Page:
Former chief justice Iftikhar Chaudhry on Thursday said Prime Minister Nawaz Sharif's May 16, 2016 speech in parliament was his 'confession' regarding the Panama Papers.

Chaudhry said this during an interview on Aaj TV's talk show 'Islamabad Tonight'.

When asked if the parliament's proceedings could be debated in court, he said, "That speech did not talk about the legislation or other government matters, it was a speech about his personal matters and is therefore admissible in court."

“We need to keep in mind that neither Article 66 nor any other article of the Constitution gives him [the prime minister] absolute immunity, it is conditional.”

"He [PM Sharif] did not go to the assembly to attend to the order of the day, he went especially to deliver that speech, which was pre-written. He then delivered that speech in the assembly to clarify his own position,” the former chief justice added.

"He wanted to clarify what his resources are, he did not say in that speech that he is innocent or his family is innocent ... this is then his admission."

Also read: PM's speech a 'confession', says JI counsel

Following the revelations made in the Panama Papers and mounting pressure from opposition parties, the prime minister in May last year had presented an overview of his family business on the floor of the National Assembly.

The speech, however, became controversial when the lawyer of the prime minister asked the apex court to set aside its contents during its ongoing deliberations on the Panamagate case.

PM's appearance in court

When asked if the PM should appear in front of court, Chaudhry replied saying, “Now that he had made such admissions [about his property] he should take the higher moral ground.”

“He should have appeared in front of parliament as he is also an MNA and [he should have] presented his own tax returns and other records,” he added.

Read more: PML-N papers: A snapshot of Nawaz Sharif's personal expenses through 2011-2012

“He should have said that there is an on-going case in the Supreme Court about my finances and these are the details that prove my innocence. But nobody does that in this country," he concluded.

Members of the National Assembly and Articles 62 and 63

When asked if Article 62 and 63 would apply to an MNA who lies about his means of income or is unable to provide details of his sources of income, Chaudhry said, "We need to look at 62 and 62 separately first, 62 deals with what the qualifications for a member of the national assembly are; 63 deals with the disqualification of someone who wishes to become part of the National Assembly and also someone who is already a part of the assembly.”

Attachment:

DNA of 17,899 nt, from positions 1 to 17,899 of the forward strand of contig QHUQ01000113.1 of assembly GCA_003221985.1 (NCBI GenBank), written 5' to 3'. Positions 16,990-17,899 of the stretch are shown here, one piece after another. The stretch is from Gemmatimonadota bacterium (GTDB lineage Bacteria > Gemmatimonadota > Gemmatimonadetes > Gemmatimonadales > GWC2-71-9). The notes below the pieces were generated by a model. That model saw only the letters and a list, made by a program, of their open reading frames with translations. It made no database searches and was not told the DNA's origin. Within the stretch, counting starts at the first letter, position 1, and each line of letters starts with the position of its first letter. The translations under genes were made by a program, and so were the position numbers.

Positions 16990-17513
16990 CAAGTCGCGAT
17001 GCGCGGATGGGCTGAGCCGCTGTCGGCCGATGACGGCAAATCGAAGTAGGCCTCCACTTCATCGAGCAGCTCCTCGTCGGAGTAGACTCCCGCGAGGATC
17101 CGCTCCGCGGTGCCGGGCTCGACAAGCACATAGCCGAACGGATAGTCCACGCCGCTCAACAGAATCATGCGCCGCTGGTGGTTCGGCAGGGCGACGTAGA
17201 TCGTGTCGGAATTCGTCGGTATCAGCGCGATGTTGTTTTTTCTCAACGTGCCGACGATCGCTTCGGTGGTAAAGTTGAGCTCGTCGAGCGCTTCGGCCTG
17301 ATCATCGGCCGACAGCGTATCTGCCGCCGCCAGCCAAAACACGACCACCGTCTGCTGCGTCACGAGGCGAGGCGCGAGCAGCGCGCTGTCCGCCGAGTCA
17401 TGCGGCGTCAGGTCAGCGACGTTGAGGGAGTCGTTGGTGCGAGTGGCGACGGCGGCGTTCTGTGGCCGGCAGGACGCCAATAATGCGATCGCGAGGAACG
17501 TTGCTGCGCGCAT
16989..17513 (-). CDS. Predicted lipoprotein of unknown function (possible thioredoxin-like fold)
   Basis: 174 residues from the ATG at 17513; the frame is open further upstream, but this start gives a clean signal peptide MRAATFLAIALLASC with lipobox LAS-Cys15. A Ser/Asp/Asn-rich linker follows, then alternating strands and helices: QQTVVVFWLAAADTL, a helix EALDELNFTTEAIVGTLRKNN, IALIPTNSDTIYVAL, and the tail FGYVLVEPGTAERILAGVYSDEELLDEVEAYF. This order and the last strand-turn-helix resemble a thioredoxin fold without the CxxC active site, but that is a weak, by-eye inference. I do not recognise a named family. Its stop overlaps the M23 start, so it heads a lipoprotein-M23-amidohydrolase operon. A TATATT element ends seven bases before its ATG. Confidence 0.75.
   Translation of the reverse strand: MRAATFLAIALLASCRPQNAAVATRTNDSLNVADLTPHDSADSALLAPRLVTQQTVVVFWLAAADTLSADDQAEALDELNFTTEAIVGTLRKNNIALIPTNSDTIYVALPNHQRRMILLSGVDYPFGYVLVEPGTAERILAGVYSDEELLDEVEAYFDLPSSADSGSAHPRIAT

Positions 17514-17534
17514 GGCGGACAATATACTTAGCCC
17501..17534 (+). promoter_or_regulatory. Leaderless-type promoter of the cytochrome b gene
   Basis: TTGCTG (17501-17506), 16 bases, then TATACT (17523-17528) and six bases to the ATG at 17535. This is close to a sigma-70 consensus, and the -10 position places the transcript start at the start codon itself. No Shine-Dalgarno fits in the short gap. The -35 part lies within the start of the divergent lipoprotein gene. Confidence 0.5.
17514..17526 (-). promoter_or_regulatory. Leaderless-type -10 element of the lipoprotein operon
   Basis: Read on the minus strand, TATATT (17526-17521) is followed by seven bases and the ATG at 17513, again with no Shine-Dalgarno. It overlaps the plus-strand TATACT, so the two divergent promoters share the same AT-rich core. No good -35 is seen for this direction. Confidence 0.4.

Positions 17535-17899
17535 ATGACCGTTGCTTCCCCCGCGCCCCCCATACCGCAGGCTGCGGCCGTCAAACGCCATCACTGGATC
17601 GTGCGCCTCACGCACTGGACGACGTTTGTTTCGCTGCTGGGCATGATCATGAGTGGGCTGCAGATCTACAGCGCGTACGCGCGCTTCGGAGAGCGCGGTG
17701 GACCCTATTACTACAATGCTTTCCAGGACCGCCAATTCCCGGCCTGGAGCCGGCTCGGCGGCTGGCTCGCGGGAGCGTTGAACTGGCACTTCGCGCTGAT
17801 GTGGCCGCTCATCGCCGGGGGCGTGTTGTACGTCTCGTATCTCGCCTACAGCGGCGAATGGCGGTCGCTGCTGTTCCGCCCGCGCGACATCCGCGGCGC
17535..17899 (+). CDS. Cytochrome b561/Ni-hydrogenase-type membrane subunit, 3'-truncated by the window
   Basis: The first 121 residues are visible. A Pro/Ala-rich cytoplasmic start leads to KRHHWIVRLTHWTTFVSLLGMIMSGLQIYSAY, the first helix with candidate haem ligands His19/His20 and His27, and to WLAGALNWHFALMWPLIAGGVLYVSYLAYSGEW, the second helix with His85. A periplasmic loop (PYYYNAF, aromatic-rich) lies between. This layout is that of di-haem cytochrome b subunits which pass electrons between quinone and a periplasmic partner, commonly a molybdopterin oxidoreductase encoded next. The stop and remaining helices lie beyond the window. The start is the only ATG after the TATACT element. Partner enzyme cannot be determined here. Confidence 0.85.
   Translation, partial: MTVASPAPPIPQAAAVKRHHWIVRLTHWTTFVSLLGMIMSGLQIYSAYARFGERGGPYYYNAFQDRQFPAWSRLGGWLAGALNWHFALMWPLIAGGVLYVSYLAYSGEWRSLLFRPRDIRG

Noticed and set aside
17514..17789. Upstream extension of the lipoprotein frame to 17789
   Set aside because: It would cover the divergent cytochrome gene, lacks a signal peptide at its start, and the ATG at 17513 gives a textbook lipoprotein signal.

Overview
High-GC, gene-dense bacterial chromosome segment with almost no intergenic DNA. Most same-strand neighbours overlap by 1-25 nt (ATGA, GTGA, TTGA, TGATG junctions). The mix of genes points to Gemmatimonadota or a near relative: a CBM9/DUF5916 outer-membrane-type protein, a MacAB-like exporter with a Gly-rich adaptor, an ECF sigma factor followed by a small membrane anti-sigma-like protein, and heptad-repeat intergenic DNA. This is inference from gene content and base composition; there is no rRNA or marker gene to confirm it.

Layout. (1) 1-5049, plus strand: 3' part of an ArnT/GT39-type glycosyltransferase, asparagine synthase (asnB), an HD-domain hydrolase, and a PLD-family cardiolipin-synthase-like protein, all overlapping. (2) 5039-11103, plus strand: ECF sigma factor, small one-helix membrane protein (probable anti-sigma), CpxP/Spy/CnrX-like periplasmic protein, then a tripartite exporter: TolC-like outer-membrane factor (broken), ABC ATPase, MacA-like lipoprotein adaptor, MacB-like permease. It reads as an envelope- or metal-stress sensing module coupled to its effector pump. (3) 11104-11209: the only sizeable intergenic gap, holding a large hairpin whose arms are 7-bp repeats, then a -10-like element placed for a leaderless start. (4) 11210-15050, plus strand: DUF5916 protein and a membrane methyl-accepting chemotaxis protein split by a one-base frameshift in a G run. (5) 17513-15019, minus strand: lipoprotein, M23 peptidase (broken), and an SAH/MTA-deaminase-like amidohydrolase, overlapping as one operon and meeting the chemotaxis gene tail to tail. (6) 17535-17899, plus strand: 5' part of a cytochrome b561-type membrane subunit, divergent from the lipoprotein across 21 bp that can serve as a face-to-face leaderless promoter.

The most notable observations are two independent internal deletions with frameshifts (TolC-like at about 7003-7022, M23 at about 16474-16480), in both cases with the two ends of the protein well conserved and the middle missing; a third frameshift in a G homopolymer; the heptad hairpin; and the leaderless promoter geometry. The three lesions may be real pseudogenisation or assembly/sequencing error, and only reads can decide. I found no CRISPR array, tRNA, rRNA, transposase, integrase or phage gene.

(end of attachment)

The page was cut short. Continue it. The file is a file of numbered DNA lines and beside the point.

“The qualities of qualification and disqualification of members are interchangeable. Even if one becomes member of the assembly and then it comes to light that they were not fit to be a part of the parliament, then both Article 62 and 63 would apply on them,” he added.

Read more: Panamagate hearing: case concerns Sharif's qualifications as PM, says judge

"A reference of impeachment can then be filed with the Speaker of the National Assembly, saying that the member lied and they are not ‘Saadiq’ and ‘Ameen’ so they should be disqualified. The speaker would then forward this reference of impeachment to the Election Commission of Pakistan,” he explained.

The current case and Article 62 and 63

Talking about the current case, he explained, “However, in this particular case, under Article 184/3, the Supreme Court needs to give a declaration that this person is not ‘Sadiq’ and ‘Ameen’ and after that they [the petitioners] will send a reference to the Election Commission seeking a disqualification verdict."

“Article 62-1 (f) of the Constitution holds a declaration that says that 'this person is not Sadiq and Ameen' which is enough for disqualification,” Chaudhry explained.

Burden of proof

When asked on whom the burden of truth fell in the ongoing case, Chaudhry replied saying, "This case involves the prime minister of the country, and you must have heard the saying 'the wife of the Caesar must be above the crowd'. In a similar manner, even if there is a shadow of a doubt on the premier the burden of proof falls on him."

"Under 184/3, the job of the petitioner is to provide the information, which has been done and they have provided evidence to the best of their abilities and discharged their burden. The rest falls on the prime minister now. If he is truthful, he has nothing to be afraid of," he added.

The Sharif family's 'gifts' and 'innocent mistakes'

When asked about all the gifts that have circulated within the Sharif family, Iftikhar Chaudhry said that he would not give his final opinion on the matter as the point was mentioned in court proceedings on Thursday.

"But in my private opinion, these are all lame excuses. There is no transparency in this; these gifts are just ways to evade tax."

Also see: PML-N papers: The Sharif family and the gifts they keep on giving

About the ‘innocent mistakes' made by the Prime Minister, like 'forgetting' to mention the Qatari prince in his National Assembly speech or the fact that Maryam's name was put into the dependent's column only because the correct column was not present on the papers, Iftikhar Chaudhry said, “There is a process called 'the sifting of evidence’ in which the court looks at everything — from the speeches that the PM and his children have consciously given on record to the papers presented ... so they cannot say [for long] that they did not know what they were doing.”


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